One of those rare thrillers whose answers are even more scarifying than its mysteries.

Pub Date: Nov. 10, 2020

ISBN: 978-1-64385-470-0

Page Count: 310

Publisher: Crooked Lane

Review Posted Online: Aug. 19, 2020

Kirkus Reviews Issue: Sept. 1, 2020

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GENIUS OF COMMON SENSE

JANE JACOBS AND THE STORY OF THE DEATH AND LIFE OF GREAT AMERICAN CITIES

Jane Jacobs is an unlikely subject for a school assignment, which is unfortunate, as being required to do research would be the most likely way that many readers will discover this brief but comprehensive biography. A writer with varied experience, Jacobs brought a wealth of knowledge along with her personal convictions to her work as an activist and critic of the status quo. At a time when city planners were determined to conquer urban blight by destroying buildings and uprooting communities, Jacobs argued for a vision of cities as vibrant, functioning systems whose positive growth could be fostered. That she did so successfully without a degree and during the 1950s and ’60s, a time when women’s contributions were often overlooked, is impressive indeed. Better known in Canada, where she moved in 1968, Jacobs may be unfamiliar to many teens, but she is definitely worthy of their attention. Wunsch and Lang have done readers a service in introducing her so effectively, including black-and-white photos and drawings as well as diagrams to augment their text. Push during Women’s History Month and at every other opportunity. (Biography. 12 & up)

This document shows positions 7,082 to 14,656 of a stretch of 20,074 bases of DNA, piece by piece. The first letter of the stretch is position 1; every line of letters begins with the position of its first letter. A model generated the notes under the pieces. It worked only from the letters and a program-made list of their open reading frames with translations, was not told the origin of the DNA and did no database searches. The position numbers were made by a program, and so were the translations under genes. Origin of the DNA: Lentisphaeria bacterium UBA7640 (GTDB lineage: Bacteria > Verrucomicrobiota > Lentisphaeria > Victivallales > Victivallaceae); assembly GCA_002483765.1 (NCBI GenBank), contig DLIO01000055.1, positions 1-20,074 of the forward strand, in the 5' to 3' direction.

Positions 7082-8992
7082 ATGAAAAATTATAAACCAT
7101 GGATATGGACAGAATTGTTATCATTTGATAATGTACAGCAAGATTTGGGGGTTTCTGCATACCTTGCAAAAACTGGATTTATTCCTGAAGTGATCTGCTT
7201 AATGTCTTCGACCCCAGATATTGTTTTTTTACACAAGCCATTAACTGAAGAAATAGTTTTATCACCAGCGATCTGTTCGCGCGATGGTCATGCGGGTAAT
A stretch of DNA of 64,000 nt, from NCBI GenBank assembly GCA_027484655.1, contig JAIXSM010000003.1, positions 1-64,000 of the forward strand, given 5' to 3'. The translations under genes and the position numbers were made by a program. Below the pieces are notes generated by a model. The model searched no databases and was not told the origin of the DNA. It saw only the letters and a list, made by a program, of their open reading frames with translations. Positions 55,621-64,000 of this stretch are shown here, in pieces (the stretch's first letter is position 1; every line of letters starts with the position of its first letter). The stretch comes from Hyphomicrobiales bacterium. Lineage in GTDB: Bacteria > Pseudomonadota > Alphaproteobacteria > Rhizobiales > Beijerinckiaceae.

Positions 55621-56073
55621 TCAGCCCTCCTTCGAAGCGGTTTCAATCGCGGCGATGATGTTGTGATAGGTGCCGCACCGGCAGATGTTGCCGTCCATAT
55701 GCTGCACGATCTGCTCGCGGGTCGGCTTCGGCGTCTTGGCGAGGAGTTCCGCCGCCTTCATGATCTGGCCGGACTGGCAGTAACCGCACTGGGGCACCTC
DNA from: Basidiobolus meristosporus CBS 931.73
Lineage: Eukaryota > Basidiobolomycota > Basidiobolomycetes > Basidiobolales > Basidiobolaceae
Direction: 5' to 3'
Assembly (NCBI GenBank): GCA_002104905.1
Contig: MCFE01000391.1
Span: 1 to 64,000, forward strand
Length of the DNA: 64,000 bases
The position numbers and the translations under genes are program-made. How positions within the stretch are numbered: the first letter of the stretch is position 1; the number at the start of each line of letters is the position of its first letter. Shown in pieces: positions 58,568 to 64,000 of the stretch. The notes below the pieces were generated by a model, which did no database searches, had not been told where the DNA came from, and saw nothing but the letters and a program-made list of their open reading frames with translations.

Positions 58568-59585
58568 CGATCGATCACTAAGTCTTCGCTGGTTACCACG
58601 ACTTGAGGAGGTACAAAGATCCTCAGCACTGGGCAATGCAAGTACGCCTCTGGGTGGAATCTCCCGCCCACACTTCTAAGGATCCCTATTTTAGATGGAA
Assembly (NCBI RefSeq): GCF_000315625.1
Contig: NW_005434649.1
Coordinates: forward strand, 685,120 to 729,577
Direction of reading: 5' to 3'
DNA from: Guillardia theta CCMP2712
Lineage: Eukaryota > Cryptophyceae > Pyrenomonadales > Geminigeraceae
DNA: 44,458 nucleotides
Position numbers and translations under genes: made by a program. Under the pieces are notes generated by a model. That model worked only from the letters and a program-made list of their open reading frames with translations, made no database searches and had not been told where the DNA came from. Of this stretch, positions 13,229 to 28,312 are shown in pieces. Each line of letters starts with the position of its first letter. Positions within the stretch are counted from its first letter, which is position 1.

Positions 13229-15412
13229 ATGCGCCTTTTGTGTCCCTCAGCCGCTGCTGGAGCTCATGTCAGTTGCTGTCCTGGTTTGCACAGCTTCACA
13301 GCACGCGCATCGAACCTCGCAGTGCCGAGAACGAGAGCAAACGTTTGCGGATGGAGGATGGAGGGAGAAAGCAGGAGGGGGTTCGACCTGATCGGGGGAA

Pub Date: April 2, 2009

ISBN: 978-1-56792-384-1

Page Count: 128

Publisher: Godine

Review Posted Online: May 20, 2010

Kirkus Reviews Issue: March 15, 2009